The Citizenship Exam and Popular Culture
Every year as part of my constitutional law final exam, I give my students a mini “citizenship exam.” I ask six questions that derive from the U.S. Citizenship Exam, which are about the U.S. Constitution. I tell my students they can go to the U.S. government website and review the questions there, or they can just read the Constitution. Doing either should prepare them well for that portion of the exam. The questions I ask are straight forward and, I would suppose, easy: How does one amend the Constitution per Article V? What are the first ten amendments called? Who, according to the Constitution, has the power to declare war? Most students score 100% on this portion of the final exam — as I would hope. But sometimes I am surprised, unhappily so, by a pattern I see in the wrong answers. I asked the last question — the power to declare war — this year, and I was worried and angry by the number of students who answered that question: the President. (Angry: Weren’t they paying attention? Worried: What kind of teacher am I?) And then I thought about the question and how, as with some of the questions in the past, the right answer conflicts with our present experience of our political order and popular culture.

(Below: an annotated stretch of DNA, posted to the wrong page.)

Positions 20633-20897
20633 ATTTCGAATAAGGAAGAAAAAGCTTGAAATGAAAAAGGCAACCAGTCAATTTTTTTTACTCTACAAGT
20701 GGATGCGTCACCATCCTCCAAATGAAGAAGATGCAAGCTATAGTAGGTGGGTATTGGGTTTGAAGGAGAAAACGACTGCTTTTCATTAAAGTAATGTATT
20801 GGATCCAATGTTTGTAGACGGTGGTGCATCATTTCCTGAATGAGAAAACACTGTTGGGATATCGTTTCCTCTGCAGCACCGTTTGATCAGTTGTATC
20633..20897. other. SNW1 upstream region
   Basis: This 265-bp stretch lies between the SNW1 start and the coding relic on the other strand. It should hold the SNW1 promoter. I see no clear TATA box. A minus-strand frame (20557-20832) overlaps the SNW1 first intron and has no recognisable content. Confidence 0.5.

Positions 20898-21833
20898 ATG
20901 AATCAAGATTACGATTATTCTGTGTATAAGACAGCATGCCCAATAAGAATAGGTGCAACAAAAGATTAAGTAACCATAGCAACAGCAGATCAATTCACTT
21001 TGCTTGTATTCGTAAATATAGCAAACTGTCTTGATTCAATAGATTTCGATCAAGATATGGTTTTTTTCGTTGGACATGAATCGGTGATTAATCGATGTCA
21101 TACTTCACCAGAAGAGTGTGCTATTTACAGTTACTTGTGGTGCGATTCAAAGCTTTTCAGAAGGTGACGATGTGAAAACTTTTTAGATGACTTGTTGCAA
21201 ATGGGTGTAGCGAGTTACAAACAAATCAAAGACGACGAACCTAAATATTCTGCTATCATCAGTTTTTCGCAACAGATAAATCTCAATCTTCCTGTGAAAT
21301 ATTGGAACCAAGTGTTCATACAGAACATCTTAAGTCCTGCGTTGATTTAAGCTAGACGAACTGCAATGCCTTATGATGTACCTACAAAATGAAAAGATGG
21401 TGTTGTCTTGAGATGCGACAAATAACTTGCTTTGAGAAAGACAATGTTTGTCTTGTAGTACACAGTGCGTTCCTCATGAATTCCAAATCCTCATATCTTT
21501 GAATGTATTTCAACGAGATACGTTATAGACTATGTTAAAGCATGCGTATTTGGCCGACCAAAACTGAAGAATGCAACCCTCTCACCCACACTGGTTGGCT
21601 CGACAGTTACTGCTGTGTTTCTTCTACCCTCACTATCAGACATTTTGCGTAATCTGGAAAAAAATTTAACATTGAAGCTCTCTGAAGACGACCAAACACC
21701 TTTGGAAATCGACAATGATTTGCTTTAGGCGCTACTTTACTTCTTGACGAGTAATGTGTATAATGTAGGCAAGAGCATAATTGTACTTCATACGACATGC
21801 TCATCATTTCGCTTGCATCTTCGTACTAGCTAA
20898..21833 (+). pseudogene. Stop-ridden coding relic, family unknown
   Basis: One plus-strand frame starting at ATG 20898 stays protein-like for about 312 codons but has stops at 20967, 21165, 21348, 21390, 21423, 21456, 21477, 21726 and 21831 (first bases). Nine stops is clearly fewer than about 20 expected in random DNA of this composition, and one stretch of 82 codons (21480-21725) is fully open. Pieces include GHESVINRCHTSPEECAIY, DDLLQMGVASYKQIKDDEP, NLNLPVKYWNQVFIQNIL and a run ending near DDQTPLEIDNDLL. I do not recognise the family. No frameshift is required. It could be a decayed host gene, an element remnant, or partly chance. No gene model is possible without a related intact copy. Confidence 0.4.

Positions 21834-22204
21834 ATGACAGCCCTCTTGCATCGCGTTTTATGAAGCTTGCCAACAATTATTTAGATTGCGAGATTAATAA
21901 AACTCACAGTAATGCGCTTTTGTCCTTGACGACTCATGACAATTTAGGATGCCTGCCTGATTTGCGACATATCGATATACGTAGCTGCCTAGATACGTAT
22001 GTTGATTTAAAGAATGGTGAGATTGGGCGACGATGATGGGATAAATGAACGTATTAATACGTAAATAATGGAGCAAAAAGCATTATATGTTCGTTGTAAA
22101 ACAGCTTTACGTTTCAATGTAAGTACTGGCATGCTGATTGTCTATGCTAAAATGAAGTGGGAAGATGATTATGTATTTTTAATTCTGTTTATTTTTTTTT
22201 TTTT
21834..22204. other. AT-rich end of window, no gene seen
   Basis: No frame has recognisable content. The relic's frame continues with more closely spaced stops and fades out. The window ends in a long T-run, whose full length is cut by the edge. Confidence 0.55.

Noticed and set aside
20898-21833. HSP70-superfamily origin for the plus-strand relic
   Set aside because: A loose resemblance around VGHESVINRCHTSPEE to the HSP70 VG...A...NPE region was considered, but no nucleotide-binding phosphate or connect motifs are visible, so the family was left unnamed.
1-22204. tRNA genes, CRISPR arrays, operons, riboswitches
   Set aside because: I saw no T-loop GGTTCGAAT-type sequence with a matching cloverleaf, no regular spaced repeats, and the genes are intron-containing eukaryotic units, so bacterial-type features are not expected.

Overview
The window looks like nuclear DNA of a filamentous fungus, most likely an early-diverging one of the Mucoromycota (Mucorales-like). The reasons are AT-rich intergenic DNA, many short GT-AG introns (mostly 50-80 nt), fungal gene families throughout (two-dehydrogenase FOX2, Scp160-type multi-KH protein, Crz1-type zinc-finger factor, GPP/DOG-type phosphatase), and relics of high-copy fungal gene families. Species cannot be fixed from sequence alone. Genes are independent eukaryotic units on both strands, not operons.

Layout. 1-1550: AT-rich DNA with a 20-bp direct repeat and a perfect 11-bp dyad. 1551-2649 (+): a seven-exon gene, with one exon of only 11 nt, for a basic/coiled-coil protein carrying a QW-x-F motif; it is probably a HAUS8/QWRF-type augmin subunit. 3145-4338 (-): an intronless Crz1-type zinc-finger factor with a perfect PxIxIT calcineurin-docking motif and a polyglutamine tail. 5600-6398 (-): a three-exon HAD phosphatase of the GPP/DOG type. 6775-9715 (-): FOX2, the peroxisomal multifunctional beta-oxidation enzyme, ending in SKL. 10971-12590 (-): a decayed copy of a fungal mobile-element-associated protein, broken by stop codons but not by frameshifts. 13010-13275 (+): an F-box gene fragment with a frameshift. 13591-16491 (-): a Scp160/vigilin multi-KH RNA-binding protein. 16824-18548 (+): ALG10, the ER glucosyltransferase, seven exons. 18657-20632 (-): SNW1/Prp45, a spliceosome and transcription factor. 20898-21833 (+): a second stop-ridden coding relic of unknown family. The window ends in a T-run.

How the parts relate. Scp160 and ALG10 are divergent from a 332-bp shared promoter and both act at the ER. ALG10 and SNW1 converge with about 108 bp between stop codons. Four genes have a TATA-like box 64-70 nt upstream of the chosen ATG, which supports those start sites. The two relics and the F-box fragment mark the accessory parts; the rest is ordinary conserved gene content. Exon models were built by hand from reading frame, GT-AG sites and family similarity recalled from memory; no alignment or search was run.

Of course the Constitution does say that Congress declares war, not the President, but since World War II, the United States Congress hasn’t declared war on any nation despite having authorized troops to serve in many, many war zones. No wonder students are confused. All the more reason they should have heard and remembered the classes on the war powers, I think. And all the more reason I should have been that much clearer in class. So although popular cuture can wreak havoc on learning, it can, of course, also be a teacher’s best friend. I tend to embrace it in my classroom (playing Billy Bragg’s Everywhere when I teach Korematsu, showing clips from West Wing when teaching Roe v. Wade). But in this case, I forgot the lesson. For our unit on war powers, I should have played this clip of President Bush declaring “mission accomplished” on May 1, 2003. Nothing like the problem staring you in the face to jump start a classroom discussion on the separation of powers. (And the problem can be defined in any number of ways for a good discussion about the constitutional order — the scope of the implied Art II powers, Congress’s reluctance to declare war but its willingness to fund it, etc.). Playing this clip by MoveOn.org would have just derailed the pedagogical lesson (so I will try and refrain next year) but perhaps it would good in some class. Suggestions welcome.